construct

  • 1 construct — con‧struct [kənˈstrʌkt] verb [transitive] 1. PROPERTY to build houses, apartments, offices, factories, roads etc: • It was the world s costliest hotel to construct at an estimated $1 million a room. 2. MANUFACTURING to manufacture things… …

    Financial and business terms

  • 2 construct — CONSTRÚCT, constructe, s.n. (livr.) Concept abstract realizat pe baza activităţii practice intuitive; sistem teoretic ipotetic. – Din engl. construct. . Trimis de LauraGellner, 30.07.2004. Sursa: DEX 98  constrúct s. n., pl. constrúcte Trimis de …

    Dicționar Român

  • 3 Construct — Con*struct (k[o^]n*str[u^]kt ), v. t. [imp. & p. p. {Constructed}; p. pr. & vb. n. {Constructing}.] [L. constructus, p. p. of construere to bring together, to construct; con + struere to pile up, set in order. See {Structure}, and cf.… …

    The Collaborative International Dictionary of English

  • 4 Construct — Con struct, a. Formed by, or relating to, construction, interpretation, or inference. [1913 Webster] {Construct form} or {Construct state} (Heb. Gram.), that of a noun used before another which has the genitive relation to it. [1913 Webster] …

    The Collaborative International Dictionary of English

  • 5 Construct — Développeur Scirra Environnem …

    Wikipédia en Français

  • 6 construct — index build (construct), compose, create, devise (invent), establish (launch), forge (produce) …

    Law dictionary

  • 7 construct — construct, construe are related words (from Latin struere ‘to build’) which are both used to denote grammatical function. A word is construed or constructed with (e.g.) on when on is its regular complement, e.g. insist on and rely on (the OED… …

    Modern English usage

  • 8 construct — [kən strukt′; ] for n. [ kän′strukt΄] vt. [< L constructus, pp. of construere < com , together + struere, to pile up, build: see STREW] 1. to build, form, or devise by fitting parts or elements together systematically 2. Geom. to draw (a… …

    English World dictionary

  • 9 construct — (v.) early 15c., from L. constructus, pp. of construere to heap up (see CONSTRUCTION (Cf. construction)). The noun is recorded from 1871 in linguistics, 1890 in psychology, 1933 in the general sense of anything constructed. Related: Constructed;… …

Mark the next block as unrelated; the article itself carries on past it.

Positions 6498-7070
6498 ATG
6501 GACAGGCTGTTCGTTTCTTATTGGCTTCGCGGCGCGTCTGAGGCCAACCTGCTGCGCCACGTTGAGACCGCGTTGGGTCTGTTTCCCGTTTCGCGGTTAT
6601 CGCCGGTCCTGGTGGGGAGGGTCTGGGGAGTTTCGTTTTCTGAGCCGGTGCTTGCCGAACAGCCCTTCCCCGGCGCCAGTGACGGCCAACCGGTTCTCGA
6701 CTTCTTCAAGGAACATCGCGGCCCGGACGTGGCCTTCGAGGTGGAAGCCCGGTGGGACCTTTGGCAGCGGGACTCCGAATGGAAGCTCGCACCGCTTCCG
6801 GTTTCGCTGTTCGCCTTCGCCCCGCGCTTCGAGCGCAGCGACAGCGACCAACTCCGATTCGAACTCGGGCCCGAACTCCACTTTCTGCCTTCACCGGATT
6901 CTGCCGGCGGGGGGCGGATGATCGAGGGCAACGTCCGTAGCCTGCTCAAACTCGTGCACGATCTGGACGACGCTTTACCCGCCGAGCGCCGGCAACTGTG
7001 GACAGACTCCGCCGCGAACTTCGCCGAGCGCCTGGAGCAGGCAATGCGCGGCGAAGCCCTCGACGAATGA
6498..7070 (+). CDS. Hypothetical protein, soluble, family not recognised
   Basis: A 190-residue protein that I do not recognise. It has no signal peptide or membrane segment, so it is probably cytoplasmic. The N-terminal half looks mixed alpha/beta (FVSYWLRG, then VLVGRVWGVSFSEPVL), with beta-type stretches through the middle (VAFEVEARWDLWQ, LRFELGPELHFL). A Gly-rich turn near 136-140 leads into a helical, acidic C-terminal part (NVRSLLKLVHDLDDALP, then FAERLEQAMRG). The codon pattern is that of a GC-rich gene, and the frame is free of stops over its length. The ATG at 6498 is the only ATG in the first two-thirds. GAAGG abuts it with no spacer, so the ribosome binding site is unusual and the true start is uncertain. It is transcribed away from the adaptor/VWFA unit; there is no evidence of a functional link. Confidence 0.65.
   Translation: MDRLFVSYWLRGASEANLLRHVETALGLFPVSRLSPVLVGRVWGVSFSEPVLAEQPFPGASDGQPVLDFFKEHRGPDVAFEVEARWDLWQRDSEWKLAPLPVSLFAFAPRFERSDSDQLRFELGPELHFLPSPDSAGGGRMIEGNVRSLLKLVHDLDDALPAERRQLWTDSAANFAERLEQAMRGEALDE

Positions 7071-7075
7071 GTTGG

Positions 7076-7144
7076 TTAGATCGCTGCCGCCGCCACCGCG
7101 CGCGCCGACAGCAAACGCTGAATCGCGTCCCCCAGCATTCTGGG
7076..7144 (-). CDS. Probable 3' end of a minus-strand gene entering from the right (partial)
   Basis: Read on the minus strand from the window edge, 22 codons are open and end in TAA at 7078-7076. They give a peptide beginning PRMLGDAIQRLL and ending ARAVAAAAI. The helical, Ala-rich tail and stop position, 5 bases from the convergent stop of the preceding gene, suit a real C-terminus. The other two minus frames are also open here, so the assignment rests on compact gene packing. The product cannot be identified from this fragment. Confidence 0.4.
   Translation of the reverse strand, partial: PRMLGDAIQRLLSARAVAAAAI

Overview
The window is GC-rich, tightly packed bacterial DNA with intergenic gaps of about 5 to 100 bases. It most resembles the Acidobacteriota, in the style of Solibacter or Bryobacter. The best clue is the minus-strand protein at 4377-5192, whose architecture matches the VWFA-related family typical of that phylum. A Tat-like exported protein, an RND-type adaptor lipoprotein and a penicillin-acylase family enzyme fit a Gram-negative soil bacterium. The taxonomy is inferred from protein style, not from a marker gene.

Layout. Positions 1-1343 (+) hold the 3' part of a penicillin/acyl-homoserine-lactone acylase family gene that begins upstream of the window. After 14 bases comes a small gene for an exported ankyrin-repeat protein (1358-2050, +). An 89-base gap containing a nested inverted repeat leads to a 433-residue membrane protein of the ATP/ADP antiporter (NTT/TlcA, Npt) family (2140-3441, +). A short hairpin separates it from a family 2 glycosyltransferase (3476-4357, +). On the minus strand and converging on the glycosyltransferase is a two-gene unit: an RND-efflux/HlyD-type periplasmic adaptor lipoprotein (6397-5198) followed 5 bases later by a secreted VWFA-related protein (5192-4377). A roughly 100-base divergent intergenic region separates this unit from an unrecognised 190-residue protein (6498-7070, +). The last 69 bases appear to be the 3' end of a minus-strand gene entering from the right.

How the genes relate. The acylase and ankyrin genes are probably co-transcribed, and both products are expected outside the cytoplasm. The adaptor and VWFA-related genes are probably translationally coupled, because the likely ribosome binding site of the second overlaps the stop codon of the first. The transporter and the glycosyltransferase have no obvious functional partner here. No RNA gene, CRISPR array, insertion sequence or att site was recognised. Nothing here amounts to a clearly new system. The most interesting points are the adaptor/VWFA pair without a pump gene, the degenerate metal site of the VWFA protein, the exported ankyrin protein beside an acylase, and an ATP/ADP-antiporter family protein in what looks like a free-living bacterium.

Etymology dictionary

  • 10 construct — *build, erect, frame, raise, rear Analogous words: fabricate, manufacture, fashion, *make: produce, turn out, yield (see BEAR) Antonyms: demolish: analyze Contrasted words: *destroy, raze: *ruin, wreck …

    New Dictionary of Synonyms

  • 11 construct — [v] assemble, build build up, cobble up*, compose, compound, constitute, cook up*, create, design, dream up*, elevate, engineer, envision, erect, establish, fabricate, fashion, forge, form, formulate, found, frame, fudge together*, hammer out*,… …

    New thesaurus

  • 12 construct — ► VERB 1) build or erect. 2) form (a theory) from various conceptual elements. ► NOUN 1) an idea or theory containing various conceptual elements. 2) a thing constructed. DERIVATIVES constructor noun …

    English terms dictionary

  • 13 construct — constructs, constructing, constructed (The verb is pronounced [[t]kənstrʌ̱kt[/t]]. The noun is pronounced [[t]kɒ̱nstrʌkt[/t]].) 1) VERB If you construct something such as a building, road, or machine, you build it or make it. [V n] The French… …

    English dictionary

  • 14 construct — I UK [kənˈstrʌkt] / US verb [transitive] Word forms construct : present tense I/you/we/they construct he/she/it constructs present participle constructing past tense constructed past participle constructed *** 1) to build something large or… …

    English dictionary

  • 15 construct — con|struct1 W3 [kənˈstrʌkt] v [T] [Date: 1400 1500; : Latin; Origin: , past participle of construere; CONSTRUE] 1.) to build something such as a house, bridge, road etc ▪ There are plans to construct a new road bridge across the river. construct… …

    Dictionary of contemporary English

  • 16 construct — 01. My friends and I [constructed] a really cool fort in a tree in my backyard. 02. We [constructed] a big picnic table for use by ourselves and our neighbors. 03. Bill Gates has [constructed] the largest computer empire in the world. 04. I don t …

    Grammatical examples in English

  • 17 construct — con|struct1 [ kən strʌkt ] verb transitive *** 1. ) to build something large or complicated, such as a bridge or road: The tunnel was constructed in 1996. be constructed from/of/out of something: St Michael s was an older building, almost… …

    Usage of the words and phrases in modern English

  • 18 construct — I. transitive verb Etymology: Latin constructus, past participle of construere, from com + struere to build more at structure Date: 1663 1. to make or form by combining or arranging parts or elements ; build; also contrive, devise 2. to draw (a… …

    New Collegiate Dictionary

  • 19 construct — 1. noun /ˈkɒn.stɹʌkt,ˈkɑnstɹʌkt,kənˈstɹʌkt/ a) Something constructed from parts. The artwork was a construct of wire and tubes. b) A concept or model. Bohrs theoretical construct of the atom was soon superseded by quantum mechanics. Syn …

    Wiktionary

  • 20 construct — 1 verb (T) 1 to build a large building, bridge, road etc: The Golden Gate Bridge was constructed in 1933 1937. | be constructed of/from etc: huge skyscrapers constructed entirely of concrete and glass 2 to form something such as a sentence,… …

    Longman dictionary of contemporary English


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